Ocean observations are critical to providing accurate ocean forecasts that support operational decision making in European open and coastal seas. Observations are available in many forms from Fixed platforms e.g. Moored Buoys and tide gauges, underway measurements from Ferrybox systems, High Frequency radars and more recently from underwater Gliders and profiling floats. Observing System Simulation Experiments have been conducted to examine the relative contribution of each type of platform to an improvement in our ability to accurately forecast the future state of the ocean with HF radar and Gliders showing particular promise in improving model skill. There is considerable demand for ecosystem products and services from today's ocean observing system and biogeochemical observations are still relatively sparse particularly in coastal and shelf seas. There is a need to widen the techniques used to assess the fitness for purpose and gaps in the ocean observing system. As well as Observing System Simulation Experiments that quantify the effect of observations on the overall model skill we present a gap analysis based on (1) Examining where high model skill is required based on a marine spatial planning analysis of European seas i.e where does activity take place that requires more accurate forecasts? and (2) assessing gaps based on the capacity of the observing system to answer key societal challenges e.g. site suitability for aquaculture and ocean energy, oil spill response and contextual oceanographic products for fisheries and ecosystems. The broad based analysis will inform the development of the proposed European Ocean Observing System as a contribution to the Global Ocean Observing System (GOOS).

  17. Behaviour planning and problem solving deficiencies in children with symptoms of attention deficit hyperactivity disorder from the Balobedu culture, Limpopo province, South Africa.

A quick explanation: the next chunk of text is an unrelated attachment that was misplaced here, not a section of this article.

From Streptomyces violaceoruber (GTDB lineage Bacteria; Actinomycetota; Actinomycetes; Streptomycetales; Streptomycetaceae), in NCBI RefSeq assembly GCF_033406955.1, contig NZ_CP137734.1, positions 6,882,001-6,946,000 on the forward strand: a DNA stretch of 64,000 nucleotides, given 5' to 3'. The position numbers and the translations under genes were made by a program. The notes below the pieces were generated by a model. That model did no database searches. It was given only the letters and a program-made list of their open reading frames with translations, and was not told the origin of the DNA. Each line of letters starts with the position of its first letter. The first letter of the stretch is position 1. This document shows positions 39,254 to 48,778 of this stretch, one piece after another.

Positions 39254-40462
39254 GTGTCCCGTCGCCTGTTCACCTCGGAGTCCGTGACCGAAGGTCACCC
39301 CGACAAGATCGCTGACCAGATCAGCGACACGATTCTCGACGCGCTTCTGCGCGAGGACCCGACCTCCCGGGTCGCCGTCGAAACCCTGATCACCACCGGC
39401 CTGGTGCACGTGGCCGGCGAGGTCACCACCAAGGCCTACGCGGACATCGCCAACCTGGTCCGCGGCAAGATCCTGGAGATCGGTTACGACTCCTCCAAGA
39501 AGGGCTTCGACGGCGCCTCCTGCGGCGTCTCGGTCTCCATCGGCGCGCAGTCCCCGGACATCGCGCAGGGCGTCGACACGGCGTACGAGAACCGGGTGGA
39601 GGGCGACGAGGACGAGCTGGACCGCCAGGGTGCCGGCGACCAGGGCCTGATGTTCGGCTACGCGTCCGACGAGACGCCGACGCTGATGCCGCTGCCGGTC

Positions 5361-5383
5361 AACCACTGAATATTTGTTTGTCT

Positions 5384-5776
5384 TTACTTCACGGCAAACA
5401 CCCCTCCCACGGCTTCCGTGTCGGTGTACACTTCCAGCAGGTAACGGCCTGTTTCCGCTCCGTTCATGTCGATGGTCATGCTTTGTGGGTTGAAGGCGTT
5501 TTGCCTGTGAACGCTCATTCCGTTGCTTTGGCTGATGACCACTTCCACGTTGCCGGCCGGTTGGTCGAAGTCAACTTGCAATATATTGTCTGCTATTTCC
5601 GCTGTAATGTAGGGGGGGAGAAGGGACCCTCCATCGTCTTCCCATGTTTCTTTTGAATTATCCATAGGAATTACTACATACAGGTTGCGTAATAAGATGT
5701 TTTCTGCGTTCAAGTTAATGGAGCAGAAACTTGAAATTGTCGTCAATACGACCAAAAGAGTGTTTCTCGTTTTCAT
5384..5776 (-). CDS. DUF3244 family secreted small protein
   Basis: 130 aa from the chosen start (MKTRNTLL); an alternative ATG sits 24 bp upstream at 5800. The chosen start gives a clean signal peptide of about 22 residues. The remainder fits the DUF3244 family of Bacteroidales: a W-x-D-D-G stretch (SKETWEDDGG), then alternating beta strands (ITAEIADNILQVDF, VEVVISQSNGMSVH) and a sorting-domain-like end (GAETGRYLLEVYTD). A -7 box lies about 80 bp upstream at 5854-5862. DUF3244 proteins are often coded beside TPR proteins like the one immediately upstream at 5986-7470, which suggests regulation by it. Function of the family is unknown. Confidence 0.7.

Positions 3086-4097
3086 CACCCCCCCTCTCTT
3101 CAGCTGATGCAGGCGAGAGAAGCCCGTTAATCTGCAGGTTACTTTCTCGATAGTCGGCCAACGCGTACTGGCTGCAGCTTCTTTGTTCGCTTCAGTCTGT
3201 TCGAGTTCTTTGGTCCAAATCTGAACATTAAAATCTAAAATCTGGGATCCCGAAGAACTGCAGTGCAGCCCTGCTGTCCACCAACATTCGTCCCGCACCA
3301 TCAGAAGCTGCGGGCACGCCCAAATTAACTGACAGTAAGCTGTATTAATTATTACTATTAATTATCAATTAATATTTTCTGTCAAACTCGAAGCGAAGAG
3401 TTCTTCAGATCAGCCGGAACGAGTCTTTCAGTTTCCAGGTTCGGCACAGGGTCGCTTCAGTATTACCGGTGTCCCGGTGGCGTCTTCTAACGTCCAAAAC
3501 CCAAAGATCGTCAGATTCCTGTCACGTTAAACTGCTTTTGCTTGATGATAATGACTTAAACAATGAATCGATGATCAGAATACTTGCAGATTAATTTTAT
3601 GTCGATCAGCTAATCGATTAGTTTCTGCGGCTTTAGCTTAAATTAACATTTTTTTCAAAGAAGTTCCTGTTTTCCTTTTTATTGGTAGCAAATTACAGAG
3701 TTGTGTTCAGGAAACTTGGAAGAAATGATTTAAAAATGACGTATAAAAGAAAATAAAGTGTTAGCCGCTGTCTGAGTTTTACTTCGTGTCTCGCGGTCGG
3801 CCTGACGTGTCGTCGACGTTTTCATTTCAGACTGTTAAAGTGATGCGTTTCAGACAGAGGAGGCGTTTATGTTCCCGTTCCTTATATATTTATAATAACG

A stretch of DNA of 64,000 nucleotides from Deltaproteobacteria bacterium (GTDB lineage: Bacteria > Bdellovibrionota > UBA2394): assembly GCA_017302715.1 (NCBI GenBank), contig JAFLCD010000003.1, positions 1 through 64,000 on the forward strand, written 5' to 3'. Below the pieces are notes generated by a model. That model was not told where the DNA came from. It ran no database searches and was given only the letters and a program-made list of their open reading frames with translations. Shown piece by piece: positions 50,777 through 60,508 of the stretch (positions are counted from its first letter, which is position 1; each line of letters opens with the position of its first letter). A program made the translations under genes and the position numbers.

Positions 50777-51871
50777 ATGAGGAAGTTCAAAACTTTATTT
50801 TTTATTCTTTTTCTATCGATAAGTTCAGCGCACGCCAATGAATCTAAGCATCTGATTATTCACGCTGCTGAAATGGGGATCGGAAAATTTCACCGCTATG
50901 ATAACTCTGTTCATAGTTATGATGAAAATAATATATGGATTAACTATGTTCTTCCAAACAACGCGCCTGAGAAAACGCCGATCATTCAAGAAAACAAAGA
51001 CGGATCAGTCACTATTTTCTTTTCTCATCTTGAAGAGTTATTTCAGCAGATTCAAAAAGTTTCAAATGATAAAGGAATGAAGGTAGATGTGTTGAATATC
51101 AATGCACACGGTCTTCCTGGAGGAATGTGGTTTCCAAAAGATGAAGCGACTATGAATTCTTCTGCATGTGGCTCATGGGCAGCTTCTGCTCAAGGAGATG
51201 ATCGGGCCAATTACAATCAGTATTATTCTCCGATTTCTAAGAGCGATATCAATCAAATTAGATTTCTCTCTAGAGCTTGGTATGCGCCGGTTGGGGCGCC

PubMed

    Pila-Nemutandani, Refilwe Gloria; Meyer, Anneke

    2016-07-01

    To compare planning behaviour (frontal lobe functioning) in children with and without symptoms of attention deficit hyperactivity disorder (ADHD). A total of 90 children (45 with symptoms of ADHD and 45 matched controls without ADHD symptoms) of both genders, who were medication naïve, from the Balobedu culture (Limpopo province, South Africa), aged 7-13 years, participated in the study. The performance of the two groups was compared on a test of planning and problem solving, the Tower of London (ToL) task. The results were analysed as a function of gender and ADHD subtype. The Finger Tapping test (testing fine motor skills) was used as a control test to verify that the expected differences were not due to poor motor skills. The children with ADHD symptoms scored significantly lower than the non-ADHD comparison group which indicated deficiency in frontal lobe functioning (p = 0.00). The difference in performance was not due to poor motor control (p = 0.70). Children with ADHD symptoms show deficits in behavioural planning which indicates impairment of functions of the frontal areas supplied by the mesocortical dopamine branch. More so than others, the ADHD Inattentive and Combined subtypes showed poor performance in the Tower of London task, indicating poor organisational and planning skills in these groups. The results also did show that the difference was not due to problems with motor control and that the ToL task is a culture-fair instrument for testing planning behaviour.

  18. Executive Functioning Differences between Adults with Attention Deficit Hyperactivity Disorder and Autistic Spectrum Disorder in Initiation, Planning and Strategy Formation

    ERIC Educational Resources Information Center

    Bramham, Jessica; Ambery, Fiona; Young, Susan; Morris, Robin; Russell, Ailsa; Xenitidis, Kiriakos; Asherson, Philip; Murphy, Declan

    2009-01-01

    Executive functioning deficits characterize the neuropsychological profiles of the childhood neurodevelopmental disorders of attention deficit hyperactivity disorder (ADHD) and autistic spectrum disorder (ASD). This study sought to determine whether similar impairments exist in adults with ADHD (N = 53) and ASD (N = 45) in comparison with a…

  19. Associations of symptoms and subtypes of attention-deficit hyperactivity disorder with visuospatial planning ability in youth.

    PubMed

    Chiang, Huey-Ling; Huang, Lin-Wan; Gau, Susan Shur-Fen; Shang, Chi-Yung